by Howard Campbell
[SOUTH FLORIDA] – Thirty-five years is quite a stretch to be in one job, but for John Tyrell “John T” Hodgson, hosting John T On The Morning Ride on WAVS 1170 AM Radio is a career high point.
John T’s is one of the most distinctive voices on South Florida Caribbean radio. From Monday’s to Friday’s at 7-10 am, the Jamaican broadcaster gives listeners a blend of music, current affairs and sports as well as traffic reports on his long-running show.
Re-inventing himself, and the program, have kept longtime fans in tune and won a new generation of admirers.
“After spending 35 years at WAVS Radio, my show has certainly evolved from an all-music show. I incorporate news, sports and traffic updates. We have also replaced records with CDs and thumb-drives,” said John T, who moved to South Florida from Jamaica in 1984.
Growing Up In Trelawny
John T was born in Trelawny, a parish in western Jamaica, a farming area famous for yams. It is also the birthplace of sprint legend Usain Bolt with whom he shares the same alma mater, William Knibb High School.
Growing up in rustic, rural Jamaica was not easy.
“It was rather challenging. I had to carry water on my head in the mornings before going to school and on weekends along with other boys in my district I had go look wood (for cooking, etc). This was a norm for boys,” John T recalled.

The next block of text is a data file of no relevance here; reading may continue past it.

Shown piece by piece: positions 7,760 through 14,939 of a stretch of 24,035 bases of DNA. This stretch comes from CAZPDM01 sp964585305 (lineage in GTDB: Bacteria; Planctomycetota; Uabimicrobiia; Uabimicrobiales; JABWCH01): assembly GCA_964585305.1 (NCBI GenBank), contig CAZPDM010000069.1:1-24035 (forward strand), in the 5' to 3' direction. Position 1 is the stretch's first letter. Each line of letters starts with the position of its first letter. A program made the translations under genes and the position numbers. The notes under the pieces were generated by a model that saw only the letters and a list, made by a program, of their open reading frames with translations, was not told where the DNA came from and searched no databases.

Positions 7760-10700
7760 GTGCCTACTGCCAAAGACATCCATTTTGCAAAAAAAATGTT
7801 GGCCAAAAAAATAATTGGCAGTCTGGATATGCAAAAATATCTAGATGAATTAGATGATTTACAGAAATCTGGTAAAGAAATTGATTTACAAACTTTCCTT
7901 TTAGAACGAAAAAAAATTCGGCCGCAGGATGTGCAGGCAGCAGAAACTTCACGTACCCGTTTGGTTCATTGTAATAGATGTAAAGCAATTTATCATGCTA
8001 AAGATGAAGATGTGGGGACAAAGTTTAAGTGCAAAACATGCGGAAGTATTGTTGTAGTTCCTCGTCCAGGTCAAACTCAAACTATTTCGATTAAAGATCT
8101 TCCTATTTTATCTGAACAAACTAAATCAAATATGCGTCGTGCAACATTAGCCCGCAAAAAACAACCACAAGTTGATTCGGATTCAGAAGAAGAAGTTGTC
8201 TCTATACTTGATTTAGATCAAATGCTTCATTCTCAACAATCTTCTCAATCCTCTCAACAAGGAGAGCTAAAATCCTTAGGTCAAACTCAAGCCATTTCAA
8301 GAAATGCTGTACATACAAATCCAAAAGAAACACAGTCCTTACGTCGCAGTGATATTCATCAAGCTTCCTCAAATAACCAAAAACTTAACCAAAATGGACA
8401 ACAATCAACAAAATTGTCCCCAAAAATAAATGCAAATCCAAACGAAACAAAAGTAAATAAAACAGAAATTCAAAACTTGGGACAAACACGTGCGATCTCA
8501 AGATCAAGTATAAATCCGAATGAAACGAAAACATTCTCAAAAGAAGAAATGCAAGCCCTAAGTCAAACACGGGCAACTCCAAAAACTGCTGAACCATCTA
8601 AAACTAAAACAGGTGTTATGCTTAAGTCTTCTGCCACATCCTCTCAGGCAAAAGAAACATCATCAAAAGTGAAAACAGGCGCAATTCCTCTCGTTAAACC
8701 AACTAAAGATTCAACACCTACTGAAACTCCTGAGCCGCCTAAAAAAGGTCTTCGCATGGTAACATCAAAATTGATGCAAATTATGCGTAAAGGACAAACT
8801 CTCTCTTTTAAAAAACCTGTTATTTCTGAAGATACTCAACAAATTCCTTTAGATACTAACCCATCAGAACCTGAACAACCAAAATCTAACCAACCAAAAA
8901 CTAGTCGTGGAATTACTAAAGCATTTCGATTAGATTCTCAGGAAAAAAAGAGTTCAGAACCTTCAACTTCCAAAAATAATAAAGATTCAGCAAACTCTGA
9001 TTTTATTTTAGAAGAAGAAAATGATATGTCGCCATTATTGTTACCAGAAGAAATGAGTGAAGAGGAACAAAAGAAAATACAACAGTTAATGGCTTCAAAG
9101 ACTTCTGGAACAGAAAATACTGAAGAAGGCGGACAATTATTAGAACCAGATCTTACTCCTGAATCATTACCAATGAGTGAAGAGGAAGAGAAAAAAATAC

Because his mother and two of his uncles played the piano, he developed a love for music as a pre-teen.
“Along with my siblings we would stay up late at nights singing while they played. I grew up listening to John Holt, Ken Boothe, Delroy Wilson, The Heptones and The Wailers,” he said.
John T joined the Jamaica Constabulary Force (JCF) in 1972 and served for 12 years, 11 months leaving with the rank of detective sergeant. Even as a police officer, he was intrigued by broadcasting.
Journey to the Broadcast Booth
“My first influence in broadcasting came from the late Jeff Dixon aka Free I, Winston Williams and Desmond Chambers while in primary school. I was formally trained at an in-house training program at WEXY Radio and Piper’s High School where they had a broadcasting program,” he disclosed.
When John T moved to South Florida, the region lagged behind New York, Los Angeles and Toronto in terms of a reggae presence. Clint O’Neil, Winston Barnes, Eddy Edwards and Denver “Jamusa” Silvera were prominent voices on Caribbean radio.
The reggae live show circuit has also experienced a transformation for the better, John T noted.
“The reggae scene in South Florida has changed a lot. More local artists are now getting the recognition they deserve by getting airplay and shows,” he said.